7. Financial Support for French University Students
The system of student financial support in France is a series of different grants and loans that we can only touch upon here.
There are several types of grants (bourse), awarded by different public bodies, with different criterion.
Many grants are also not paid until well into the academic year.
The main student grant (bourse d'enseignement supérieur sur critères sociaux) is available on a means tested basis, with the amount per year ranging from around €1,600 to circa €4,600 (2012/13), depending on the test of parent resources and other related criteria.
You can find more details of this grant and an application form at the main body responsible for student support called Centre National des Œuvres Universitaires et Sociales (CNOUS).
This organisation operates through a network of regional offices (CROUS), as well as some more local offices.
On their site is a useful tool that enables you to calculate the level of your grant, although you need to regard it as an estimate until the grant award is actually made.
The grant is available to students who are ordinarily and legally resident in France.
In the calculation of the test of resources many students would find they are eligible for at least some level of assistance.
However, it is not normally possible to accumulate the main grant with other grants, except for grants awarded by the county and regional councils.
If you are not resident in France, and therefore not eligible for the CNOUS grant, there is a range of other grants and loans, most of them operated through French embassies and consulates.
For those resident in France or the EEA it is possible to obtain a low interest loan from a bank of up to €15,000 repayable on a delayed basis.
These loans are offered by most of the High Street banks with the State offering a guarantee of 70% of the loan. As a result, no parental guarantees are required.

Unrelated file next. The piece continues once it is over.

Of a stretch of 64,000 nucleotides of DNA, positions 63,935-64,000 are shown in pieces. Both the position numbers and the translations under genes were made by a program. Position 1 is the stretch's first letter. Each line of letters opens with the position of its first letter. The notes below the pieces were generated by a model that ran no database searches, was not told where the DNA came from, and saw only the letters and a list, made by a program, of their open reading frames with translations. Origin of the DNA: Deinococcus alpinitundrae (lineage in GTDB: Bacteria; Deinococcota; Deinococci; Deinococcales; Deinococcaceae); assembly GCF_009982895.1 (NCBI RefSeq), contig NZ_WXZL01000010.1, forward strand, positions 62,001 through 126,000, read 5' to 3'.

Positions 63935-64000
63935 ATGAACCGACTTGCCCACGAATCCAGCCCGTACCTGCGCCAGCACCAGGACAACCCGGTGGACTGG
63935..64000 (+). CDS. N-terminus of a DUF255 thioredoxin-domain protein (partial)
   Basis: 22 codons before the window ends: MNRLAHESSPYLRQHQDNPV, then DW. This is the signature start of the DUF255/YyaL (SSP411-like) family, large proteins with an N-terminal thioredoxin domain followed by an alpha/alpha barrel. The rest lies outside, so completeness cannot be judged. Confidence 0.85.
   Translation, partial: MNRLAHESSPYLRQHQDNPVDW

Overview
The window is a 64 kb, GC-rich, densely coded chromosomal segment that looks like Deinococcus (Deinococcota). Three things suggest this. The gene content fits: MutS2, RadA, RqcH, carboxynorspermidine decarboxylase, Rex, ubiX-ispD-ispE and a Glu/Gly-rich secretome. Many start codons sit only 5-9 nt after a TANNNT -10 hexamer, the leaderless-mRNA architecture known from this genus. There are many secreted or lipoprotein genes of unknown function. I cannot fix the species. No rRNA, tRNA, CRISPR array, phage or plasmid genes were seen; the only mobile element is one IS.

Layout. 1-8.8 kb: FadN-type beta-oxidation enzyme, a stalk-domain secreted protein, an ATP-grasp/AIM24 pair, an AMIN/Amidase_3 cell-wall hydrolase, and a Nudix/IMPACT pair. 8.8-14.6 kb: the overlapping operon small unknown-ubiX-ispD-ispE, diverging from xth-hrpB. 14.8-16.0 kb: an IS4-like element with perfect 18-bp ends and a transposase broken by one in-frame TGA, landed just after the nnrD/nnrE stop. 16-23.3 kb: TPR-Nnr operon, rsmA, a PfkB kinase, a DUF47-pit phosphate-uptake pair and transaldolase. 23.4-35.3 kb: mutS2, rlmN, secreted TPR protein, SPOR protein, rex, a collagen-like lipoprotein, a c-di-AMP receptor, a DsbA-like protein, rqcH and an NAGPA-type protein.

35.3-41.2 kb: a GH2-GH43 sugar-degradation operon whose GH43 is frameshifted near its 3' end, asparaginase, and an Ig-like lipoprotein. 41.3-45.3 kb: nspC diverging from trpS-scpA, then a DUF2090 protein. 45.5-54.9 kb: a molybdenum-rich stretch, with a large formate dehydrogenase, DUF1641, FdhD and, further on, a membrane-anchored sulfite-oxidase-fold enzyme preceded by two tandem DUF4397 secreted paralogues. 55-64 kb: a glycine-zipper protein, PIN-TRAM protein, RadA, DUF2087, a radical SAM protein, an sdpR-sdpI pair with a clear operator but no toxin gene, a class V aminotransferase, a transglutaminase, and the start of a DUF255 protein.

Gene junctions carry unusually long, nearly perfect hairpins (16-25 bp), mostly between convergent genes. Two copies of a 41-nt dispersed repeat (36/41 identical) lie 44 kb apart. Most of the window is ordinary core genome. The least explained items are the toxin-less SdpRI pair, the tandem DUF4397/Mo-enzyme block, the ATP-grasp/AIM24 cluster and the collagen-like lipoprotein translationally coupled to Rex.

You can read more about this loan at Prêt étudiant garanti par l'État.
In the case of Credit Agricole, they do not participate in the above scheme, but they also offer a student loan, although a parental guarantee is required.
Students are also eligible for support with housing costs up to circa €100 per month available through the Caisses d'Allocations Familiales - CAF.
However, to claim housing benefit it would require that your child ceased to be part of your household for income tax purposes, so it might then increase your income tax liability. You would need to do the calculation.
Universities also have social services that can give money to students in need, but only on an occasional basis and only to cover food or health costs.
You should contact the higher education institution you propose to attend or go through their web site.
In addition, many county and regional councils also offer assistance, in the form of both grants and loans.
University in United Kingdom
A child of British nationality living in France is entitled to loans and grants for attending a university in the UK on pretty much the same terms as those living in the UK.
Consult the UK Directgov website for more information on your entitlement.
If you are stalled by officials, then you should quote Statutory Instrument 2006 No. 955, The Education (Student Support) (Amendment) Regulations 2006.
These regulations make it clear that British nationals living outside of the UK in the EEA are fully entitled to all grants and loans on the same basis as those living in the UK.
Some French universities also offer a year abroad for which grant assistance is available, notably through the 'Erasmus' programme.
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